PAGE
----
In Venezuela we use piropo as a word meaning a compliment a person gives to another, generally about their looks. We tend to use it as a noun, but have been known to also use it as a verb, as in piropear. One salient difference between the US and Venezuelan cultures can be found in how people treat each other in the streets. Strangers greet each other very different here than they do back home.
I’ve gotten used to the anonymity of strolling down the streets and have no one pay much attention to me. I’ve gotten used to the freedom that comes with being invisible. It suits me, I’m a live and let live kind of gal. But that is not always the case. And I have found that here in the Midwest, people tend to be friendlier than they are back East.
I was jogging down the lakefront today when a dude on his bike passes by me and says something. I can’t hear because I’m plugged into my iPod as usual. So, I stop, I remove the earplugs and ask “What?” I’m thinking he wants directions. I always get asked for directions, even when I’m visiting in a new place, for some reason people tend to think I know where I am.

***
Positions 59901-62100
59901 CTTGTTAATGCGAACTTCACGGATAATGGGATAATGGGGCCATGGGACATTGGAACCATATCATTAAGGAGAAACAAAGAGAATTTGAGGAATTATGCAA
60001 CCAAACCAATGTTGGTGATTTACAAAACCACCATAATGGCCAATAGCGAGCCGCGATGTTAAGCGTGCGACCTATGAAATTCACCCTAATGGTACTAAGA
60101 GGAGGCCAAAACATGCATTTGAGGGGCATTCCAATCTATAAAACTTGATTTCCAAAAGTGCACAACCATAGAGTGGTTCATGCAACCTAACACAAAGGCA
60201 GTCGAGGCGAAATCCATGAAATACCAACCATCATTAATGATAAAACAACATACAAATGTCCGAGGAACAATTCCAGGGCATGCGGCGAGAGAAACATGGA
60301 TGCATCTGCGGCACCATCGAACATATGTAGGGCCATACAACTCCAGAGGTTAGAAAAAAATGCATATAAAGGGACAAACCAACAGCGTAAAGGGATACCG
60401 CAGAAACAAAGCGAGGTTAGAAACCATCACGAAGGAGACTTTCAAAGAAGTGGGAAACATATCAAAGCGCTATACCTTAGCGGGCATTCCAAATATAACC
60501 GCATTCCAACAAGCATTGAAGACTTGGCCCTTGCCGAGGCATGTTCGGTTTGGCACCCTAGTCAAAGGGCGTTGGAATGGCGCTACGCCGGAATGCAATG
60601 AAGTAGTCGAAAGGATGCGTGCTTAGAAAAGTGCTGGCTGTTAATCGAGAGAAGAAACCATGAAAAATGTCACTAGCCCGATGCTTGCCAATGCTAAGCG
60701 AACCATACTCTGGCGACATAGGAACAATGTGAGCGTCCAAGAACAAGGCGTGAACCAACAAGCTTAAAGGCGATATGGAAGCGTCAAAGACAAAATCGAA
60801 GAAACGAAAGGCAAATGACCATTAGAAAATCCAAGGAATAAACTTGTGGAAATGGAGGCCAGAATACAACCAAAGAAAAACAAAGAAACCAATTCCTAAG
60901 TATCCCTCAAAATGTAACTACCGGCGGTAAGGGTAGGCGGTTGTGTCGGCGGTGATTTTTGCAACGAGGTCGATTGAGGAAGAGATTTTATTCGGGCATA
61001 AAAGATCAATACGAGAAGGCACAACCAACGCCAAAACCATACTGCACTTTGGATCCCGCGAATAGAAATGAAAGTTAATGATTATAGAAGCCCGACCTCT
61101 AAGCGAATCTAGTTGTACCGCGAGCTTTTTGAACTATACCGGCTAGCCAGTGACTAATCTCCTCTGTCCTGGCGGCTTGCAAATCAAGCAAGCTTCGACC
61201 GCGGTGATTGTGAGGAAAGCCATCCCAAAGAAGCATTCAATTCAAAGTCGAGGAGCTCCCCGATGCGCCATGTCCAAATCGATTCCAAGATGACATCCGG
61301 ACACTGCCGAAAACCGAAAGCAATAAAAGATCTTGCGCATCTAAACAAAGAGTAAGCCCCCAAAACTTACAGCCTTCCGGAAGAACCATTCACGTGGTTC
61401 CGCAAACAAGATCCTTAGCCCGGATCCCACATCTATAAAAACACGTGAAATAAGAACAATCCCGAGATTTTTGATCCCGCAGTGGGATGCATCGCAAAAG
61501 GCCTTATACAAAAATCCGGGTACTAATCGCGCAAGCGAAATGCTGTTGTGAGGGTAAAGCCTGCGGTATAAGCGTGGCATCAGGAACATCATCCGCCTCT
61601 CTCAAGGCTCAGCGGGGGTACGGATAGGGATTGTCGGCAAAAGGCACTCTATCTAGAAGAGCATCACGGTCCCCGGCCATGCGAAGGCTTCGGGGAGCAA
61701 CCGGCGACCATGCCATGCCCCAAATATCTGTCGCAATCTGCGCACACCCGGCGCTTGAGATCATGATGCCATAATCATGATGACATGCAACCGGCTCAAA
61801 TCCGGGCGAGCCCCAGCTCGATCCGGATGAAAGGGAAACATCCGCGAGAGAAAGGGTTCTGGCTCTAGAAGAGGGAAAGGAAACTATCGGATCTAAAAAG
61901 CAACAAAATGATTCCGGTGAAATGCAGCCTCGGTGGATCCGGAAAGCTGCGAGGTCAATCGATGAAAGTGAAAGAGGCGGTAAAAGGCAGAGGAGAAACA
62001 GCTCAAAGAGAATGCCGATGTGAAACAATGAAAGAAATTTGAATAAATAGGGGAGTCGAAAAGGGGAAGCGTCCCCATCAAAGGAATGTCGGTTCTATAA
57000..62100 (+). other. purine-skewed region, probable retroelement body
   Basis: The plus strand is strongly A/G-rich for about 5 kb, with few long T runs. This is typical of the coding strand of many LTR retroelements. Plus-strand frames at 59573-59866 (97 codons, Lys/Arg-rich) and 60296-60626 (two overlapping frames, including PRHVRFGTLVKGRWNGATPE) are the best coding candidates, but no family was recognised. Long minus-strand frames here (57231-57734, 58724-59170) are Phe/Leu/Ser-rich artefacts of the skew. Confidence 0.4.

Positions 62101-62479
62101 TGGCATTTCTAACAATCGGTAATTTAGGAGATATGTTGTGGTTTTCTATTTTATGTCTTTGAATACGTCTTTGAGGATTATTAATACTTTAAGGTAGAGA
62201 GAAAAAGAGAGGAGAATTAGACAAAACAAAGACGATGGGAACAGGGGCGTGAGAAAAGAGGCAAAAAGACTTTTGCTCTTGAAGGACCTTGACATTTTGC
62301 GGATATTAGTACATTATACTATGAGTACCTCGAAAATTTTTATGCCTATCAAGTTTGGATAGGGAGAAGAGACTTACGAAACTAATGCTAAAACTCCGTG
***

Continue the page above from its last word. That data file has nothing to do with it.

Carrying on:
He says smiling “You have more curves than an Indy car track!” I say “what?”, because I can’t hear him well enough to make it out, and because, what the heck does that mean? So he repeats it, but I still look puzzled. And he says “beautiful!”, so I say “thank you” and smile, while actually thinking to myself “Is that a good thing? How does an Indy car track look? I’ll have to google that.”
I figured it was a piropo, but just in case those curves are too curvy, I kept jogging, because all curves need maintenance, and looking good never comes easy. But, bicycle guy, thanks for el piropo, it somehow reminded me of home.
Have you gotten a piropo lately? Have you given one? Try it, with a stranger, go ahead, make someone smile. But remember, not everyone knows what an Indy track looks like 😉